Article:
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©2020 by Laura Jawad, LLC.

5 Ways to Support Your Pelvic Floor When You Have a Cold or Chronic Cough

Updated: Mar 28


Hello friends! Reporting from coronavirus central (#KirklandWA).


Not to make light of our ongoing outbreak, but it seems like a good time to share some tips to help manage intra-abdominal pressure when you cough. Intra-abdominal pressure is pressure (in your abdomen, of course) pushing out against your inner core- pelvic floor, abdominals and diaphragm. It is generated during activity in order to provide stability to your torso. You can think of it a little like the pressure inside a soda can. Coughing can create spikes in intra-abdominal pressure and if you are pregnant, early postpartum or managing a prolapse, this can lead to uncomfortable downward pressure into your pelvic floor; this can be at least as uncomfortable as the rest of the illness combined.


Here are a few tips for managing intra-abdominal pressure when you have a cough or cold:


1) If possible, take a big inhale and pre-contract your pelvic floor (kegel) before you cough.


2) Try and get taller by coughing into a raised elbow, rather than contracting or flexing around your middle. Taking a tall posture may put the pieces of your inner core in a good position to best manage the pressure.


3) Take a slight bend or hinge at your hips before you cough. I personally find this to be super helpful. Similarly to getting tall, taking a hinge at the hips (not flexing at the spine!) can put your core into an optimal position to fire in a coordinated and reflexive manner.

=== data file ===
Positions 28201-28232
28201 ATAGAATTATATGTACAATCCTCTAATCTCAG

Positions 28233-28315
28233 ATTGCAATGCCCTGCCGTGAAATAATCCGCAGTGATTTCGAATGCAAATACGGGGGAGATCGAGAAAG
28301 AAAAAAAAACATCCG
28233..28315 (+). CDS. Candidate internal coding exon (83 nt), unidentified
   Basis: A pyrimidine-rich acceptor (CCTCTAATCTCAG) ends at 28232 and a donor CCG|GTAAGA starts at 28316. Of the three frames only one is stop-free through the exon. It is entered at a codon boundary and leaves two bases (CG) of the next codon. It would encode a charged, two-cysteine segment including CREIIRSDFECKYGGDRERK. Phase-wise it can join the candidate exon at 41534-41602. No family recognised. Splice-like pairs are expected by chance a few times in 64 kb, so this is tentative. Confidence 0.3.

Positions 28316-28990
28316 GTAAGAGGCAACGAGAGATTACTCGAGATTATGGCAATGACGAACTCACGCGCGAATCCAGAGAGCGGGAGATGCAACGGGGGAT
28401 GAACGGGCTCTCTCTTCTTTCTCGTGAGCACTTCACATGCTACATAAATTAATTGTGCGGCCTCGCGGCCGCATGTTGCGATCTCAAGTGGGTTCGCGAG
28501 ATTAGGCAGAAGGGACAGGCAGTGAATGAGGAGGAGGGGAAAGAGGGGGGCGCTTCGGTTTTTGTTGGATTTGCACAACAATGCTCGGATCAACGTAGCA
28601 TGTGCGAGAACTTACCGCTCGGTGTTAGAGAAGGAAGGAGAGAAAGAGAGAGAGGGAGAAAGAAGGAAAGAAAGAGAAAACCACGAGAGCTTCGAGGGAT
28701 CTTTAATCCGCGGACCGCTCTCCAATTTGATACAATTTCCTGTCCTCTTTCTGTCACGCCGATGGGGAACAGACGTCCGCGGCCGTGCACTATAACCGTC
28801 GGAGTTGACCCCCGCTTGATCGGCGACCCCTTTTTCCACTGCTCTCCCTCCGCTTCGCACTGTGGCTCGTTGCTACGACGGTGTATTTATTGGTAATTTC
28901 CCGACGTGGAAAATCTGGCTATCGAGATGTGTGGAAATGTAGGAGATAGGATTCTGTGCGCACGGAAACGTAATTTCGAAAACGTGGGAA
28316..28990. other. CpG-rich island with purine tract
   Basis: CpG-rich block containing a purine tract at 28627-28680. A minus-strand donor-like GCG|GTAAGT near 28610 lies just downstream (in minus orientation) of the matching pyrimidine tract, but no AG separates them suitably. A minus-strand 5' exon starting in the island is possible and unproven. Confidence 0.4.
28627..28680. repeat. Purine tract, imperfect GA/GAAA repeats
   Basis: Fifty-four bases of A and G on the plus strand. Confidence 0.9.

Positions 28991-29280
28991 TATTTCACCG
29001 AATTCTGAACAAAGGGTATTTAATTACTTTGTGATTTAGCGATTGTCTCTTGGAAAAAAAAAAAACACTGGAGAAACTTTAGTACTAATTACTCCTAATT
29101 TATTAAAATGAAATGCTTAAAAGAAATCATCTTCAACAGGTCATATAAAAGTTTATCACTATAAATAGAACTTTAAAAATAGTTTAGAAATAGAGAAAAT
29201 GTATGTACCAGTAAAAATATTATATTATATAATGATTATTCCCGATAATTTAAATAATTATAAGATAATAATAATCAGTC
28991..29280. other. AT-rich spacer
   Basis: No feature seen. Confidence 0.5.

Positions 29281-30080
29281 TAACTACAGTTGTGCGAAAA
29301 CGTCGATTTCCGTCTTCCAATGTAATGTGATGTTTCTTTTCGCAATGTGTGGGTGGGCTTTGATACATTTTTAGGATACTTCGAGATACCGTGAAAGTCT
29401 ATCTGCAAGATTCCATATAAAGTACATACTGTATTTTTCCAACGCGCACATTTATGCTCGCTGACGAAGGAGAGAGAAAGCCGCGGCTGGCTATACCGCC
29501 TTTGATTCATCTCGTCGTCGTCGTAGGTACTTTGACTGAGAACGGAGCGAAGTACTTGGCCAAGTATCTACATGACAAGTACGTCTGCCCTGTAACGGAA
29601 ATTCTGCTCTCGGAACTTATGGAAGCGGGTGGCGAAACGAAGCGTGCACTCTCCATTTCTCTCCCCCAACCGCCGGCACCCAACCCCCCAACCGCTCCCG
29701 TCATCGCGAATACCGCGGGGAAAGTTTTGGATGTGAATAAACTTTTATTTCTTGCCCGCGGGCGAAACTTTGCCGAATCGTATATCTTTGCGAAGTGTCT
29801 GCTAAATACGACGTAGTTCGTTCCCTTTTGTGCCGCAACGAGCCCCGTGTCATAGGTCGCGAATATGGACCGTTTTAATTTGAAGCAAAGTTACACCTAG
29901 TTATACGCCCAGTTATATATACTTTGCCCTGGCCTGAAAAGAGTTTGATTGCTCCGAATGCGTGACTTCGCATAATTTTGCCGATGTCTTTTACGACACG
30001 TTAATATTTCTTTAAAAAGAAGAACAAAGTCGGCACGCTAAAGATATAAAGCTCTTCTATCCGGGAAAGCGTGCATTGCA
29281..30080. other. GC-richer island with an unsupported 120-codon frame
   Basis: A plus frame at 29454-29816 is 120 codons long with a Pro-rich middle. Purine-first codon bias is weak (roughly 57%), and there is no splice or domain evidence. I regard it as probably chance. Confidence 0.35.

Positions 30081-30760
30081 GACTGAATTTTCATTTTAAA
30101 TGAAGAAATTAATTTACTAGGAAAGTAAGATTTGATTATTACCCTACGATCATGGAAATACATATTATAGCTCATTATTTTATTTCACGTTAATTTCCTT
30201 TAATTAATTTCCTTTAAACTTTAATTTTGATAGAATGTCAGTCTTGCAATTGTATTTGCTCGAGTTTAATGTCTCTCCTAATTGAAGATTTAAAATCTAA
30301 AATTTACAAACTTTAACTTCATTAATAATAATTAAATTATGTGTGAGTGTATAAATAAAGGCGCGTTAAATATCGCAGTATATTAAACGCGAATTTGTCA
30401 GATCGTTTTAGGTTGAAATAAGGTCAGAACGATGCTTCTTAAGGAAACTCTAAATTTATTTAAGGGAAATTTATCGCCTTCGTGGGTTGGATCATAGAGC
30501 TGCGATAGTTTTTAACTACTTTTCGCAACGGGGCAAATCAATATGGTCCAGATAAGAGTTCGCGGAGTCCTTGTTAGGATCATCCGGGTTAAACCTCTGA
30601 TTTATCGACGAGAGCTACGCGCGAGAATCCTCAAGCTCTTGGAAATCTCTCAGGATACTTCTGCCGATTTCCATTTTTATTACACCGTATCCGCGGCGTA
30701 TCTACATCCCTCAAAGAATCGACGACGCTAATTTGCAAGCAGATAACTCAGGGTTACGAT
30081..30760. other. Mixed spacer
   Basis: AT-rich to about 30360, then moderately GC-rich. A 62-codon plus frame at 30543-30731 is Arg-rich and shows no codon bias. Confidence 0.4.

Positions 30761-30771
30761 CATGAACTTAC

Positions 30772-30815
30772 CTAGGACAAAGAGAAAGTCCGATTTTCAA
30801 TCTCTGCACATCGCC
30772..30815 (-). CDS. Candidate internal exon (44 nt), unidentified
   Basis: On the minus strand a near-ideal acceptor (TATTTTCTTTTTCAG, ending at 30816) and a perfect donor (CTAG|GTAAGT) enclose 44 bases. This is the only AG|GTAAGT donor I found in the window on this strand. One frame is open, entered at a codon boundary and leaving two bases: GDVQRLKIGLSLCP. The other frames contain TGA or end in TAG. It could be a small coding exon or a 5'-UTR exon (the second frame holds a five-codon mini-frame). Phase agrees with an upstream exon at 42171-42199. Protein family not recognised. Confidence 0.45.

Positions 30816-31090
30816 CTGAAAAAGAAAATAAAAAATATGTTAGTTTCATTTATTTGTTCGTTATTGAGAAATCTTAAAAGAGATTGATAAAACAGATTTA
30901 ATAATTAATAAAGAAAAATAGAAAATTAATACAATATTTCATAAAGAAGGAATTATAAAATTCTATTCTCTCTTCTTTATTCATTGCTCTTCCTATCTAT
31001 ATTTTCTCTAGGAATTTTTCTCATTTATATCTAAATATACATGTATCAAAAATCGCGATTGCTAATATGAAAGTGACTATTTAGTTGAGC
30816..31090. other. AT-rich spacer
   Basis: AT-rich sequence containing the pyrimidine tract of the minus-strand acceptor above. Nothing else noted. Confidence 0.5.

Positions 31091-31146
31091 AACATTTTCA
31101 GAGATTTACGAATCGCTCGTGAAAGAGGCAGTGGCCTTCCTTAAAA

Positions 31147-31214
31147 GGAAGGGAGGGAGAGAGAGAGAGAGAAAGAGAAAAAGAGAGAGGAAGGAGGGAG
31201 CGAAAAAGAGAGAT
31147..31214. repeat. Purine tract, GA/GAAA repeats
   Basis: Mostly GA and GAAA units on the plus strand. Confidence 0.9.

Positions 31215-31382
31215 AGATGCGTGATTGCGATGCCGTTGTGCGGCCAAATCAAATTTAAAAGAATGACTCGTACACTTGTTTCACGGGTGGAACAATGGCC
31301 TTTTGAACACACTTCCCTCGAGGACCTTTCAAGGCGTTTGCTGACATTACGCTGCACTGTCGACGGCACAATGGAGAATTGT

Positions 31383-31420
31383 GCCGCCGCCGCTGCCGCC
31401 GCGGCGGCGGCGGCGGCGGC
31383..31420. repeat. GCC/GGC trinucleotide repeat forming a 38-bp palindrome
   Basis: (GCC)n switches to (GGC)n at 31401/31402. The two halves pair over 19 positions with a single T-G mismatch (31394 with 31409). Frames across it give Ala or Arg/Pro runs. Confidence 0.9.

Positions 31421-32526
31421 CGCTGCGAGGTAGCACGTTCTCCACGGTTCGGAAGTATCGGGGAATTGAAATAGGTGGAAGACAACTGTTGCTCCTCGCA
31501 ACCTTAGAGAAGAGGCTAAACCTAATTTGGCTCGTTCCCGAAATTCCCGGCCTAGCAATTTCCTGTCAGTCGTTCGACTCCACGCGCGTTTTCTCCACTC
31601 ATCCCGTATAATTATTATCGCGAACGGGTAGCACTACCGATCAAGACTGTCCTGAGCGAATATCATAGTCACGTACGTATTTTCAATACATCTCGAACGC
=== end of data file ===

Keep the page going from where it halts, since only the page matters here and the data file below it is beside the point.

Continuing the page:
4) Sit down before you cough. Sitting provides physical support to your perineum.


5) Keep in mind that following a cold, an increase in pelvic floor symptoms is predictable and temporary and are not an indication that you’ve experienced a lasting change to anything in your pelvic floor. Your symptoms should resolve with rest and time.


Have you tried these or know of any other good tricks? I'd love to hear from you!


Stay healthy!



My mission is to make sure that having a baby is not a reason why you can’t do all the things. Contact me if you have questions about exercise or pelvic health pertaining to pregnancy or postpartum, if you’re local (Seattle's Eastside: Redmond, Bellevue, Kirkland and surrounding areas) and interested in working with me on a custom personal training plan, or if you’d like help finding a qualified pregnancy or postpartum personal trainer near you.